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Inside “Emojigeddon”

Discussion in 'Article Discussion' started by Melody Bot, Apr 26, 2016.

  1. Melody Bot

    Your friendly little forum bot. Staff Member

    This article has been imported from for discussion. All of the forum rules still apply.

    Charlie Warzel, writing for BuzzFeed News, with an oddly fascinating tale of trouble and political infighting at the Unicode Consortium (the people that get to define what gets to be an emoji or not):

    The series of frustrated messages show a deepening rift between those who adhere to the organization’s original mission to code old and obscure and minority languages and those who are investing time and resources toward Unicode’s newer and most popular character sets: emojis, a quirky periodic table of ideograms and smiley faces that cover everything from bemused laughter to swirling, smiling piles of poop. The correspondence offers a peek behind the scenes of the peculiar and little-known organization that’s unexpectedly been tasked with building what some see as the first digital universal language.

    Bring on stuffed flatbread!

  2. nl5011 Apr 27, 2016
    (Last edited: Apr 27, 2016)

    Trusted Supporter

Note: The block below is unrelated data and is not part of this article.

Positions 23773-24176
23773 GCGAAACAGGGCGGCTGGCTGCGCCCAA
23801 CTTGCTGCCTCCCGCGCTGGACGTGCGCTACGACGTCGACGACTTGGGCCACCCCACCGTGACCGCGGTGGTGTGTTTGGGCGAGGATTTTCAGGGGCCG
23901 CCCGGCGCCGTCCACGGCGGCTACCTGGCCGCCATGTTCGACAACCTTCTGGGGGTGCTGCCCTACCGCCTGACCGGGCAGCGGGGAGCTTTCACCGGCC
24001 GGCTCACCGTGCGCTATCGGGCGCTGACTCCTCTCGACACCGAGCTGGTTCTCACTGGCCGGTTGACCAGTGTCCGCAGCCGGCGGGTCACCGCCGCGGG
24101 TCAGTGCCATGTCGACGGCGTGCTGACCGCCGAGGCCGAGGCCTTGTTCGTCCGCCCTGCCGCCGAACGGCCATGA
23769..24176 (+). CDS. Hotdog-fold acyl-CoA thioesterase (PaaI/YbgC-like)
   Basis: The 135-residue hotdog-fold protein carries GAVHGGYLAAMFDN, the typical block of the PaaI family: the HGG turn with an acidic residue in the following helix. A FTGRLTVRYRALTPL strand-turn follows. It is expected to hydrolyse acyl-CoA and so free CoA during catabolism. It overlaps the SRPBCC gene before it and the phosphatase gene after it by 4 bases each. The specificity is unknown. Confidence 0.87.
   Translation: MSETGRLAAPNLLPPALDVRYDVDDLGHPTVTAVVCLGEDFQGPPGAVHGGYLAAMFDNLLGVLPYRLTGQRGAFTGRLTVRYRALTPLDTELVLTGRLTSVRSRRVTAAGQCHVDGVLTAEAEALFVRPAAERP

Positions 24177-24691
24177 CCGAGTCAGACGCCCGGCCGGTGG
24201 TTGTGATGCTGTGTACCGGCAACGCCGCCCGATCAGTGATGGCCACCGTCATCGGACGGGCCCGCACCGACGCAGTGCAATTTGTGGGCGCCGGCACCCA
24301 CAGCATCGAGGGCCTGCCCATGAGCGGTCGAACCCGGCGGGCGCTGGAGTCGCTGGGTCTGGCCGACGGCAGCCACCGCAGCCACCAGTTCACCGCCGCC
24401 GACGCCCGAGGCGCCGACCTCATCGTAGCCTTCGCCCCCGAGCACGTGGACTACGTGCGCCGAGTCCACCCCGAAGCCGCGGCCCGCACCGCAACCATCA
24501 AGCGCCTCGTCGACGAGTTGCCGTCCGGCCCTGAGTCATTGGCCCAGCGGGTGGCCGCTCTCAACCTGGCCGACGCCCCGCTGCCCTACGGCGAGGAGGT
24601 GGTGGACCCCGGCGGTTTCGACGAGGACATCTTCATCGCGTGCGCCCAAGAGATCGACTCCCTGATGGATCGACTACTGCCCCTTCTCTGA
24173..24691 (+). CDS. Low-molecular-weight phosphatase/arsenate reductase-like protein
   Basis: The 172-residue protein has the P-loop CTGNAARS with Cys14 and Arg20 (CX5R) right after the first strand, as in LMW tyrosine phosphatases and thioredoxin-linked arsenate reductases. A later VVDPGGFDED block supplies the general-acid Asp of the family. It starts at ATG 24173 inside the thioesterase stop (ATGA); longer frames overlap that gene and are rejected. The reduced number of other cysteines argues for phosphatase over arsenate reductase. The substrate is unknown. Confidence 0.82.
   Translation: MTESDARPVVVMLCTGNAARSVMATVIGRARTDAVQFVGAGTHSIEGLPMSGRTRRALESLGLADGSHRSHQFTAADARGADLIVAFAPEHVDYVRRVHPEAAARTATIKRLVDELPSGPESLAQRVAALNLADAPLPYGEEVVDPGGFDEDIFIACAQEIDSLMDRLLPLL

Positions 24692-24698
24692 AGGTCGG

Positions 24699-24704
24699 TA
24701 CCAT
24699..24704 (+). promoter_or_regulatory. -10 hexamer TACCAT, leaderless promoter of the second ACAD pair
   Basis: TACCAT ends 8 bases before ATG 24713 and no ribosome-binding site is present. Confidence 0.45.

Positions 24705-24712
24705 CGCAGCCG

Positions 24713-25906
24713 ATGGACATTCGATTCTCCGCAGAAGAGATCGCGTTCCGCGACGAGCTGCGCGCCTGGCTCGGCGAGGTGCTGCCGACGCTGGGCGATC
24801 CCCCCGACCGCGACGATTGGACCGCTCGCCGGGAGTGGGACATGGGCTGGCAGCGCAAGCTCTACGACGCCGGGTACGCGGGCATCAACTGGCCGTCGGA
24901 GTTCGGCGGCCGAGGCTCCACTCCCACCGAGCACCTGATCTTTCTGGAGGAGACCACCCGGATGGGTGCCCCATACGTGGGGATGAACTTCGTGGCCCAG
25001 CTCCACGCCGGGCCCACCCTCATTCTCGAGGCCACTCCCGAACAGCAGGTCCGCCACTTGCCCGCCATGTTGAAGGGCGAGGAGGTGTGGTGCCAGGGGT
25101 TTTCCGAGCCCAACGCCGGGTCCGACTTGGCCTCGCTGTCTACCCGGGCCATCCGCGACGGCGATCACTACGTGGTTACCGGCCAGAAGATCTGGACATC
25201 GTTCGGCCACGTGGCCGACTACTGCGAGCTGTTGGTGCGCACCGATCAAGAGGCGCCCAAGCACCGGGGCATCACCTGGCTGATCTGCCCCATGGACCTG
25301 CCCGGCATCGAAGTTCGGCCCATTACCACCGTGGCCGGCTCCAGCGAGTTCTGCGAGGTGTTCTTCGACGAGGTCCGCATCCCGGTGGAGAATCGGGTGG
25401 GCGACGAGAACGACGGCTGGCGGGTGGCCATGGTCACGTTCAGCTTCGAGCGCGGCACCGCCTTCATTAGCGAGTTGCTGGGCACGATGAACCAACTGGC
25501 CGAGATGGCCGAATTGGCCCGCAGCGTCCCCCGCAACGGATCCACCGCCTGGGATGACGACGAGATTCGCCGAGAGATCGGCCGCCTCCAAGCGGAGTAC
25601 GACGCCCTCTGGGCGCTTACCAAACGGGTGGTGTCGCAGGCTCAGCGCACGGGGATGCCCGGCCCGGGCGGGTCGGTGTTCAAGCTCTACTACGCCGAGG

since language is just matching up the symbols we perceive with the vocalisations associated with the language being used, then you can see how emojis are cutting out the middle man of language.

    The more visual our language evolves, the closer we get to working with only the symbols that our mind's manipulate into consciousness, sans the words we associate with these symbols that only end up muddling the communication intended initially.

    While the people in this article are complaining that their company has lost its interest in preserving history, this is due to their involvement in the evolution of our language.

    Now emojis and memes seem like a silly thing to call the next frontier of communication, and it's definitely in a preliminary stage, but it's no coincidence that they have already made a huge impact in our society.
  3. heymattrick

    Pool Boy at the Vampire Mansion

    I thought their article a week or so ago about the differences in emoji looks from iOS to Android and etc was far more interesting. Realizing that people interpret certain ones differently made me think of how often I use them and if I'm getting my point across. It's so hard to convey tone in text and email so I've found emojis are a way to be a little clearer, especially if you're joking about something sarcastically or if you're angry.
  4. Serenity Now

    deliver us from e-mail Supporter

    “Everyone knows eggplant is an erection and people sext with the vegetables, but that does not make it a substitute for language.”

    Hilarious. Especially if you read it with an angry, old, out of touch, man voice in mind.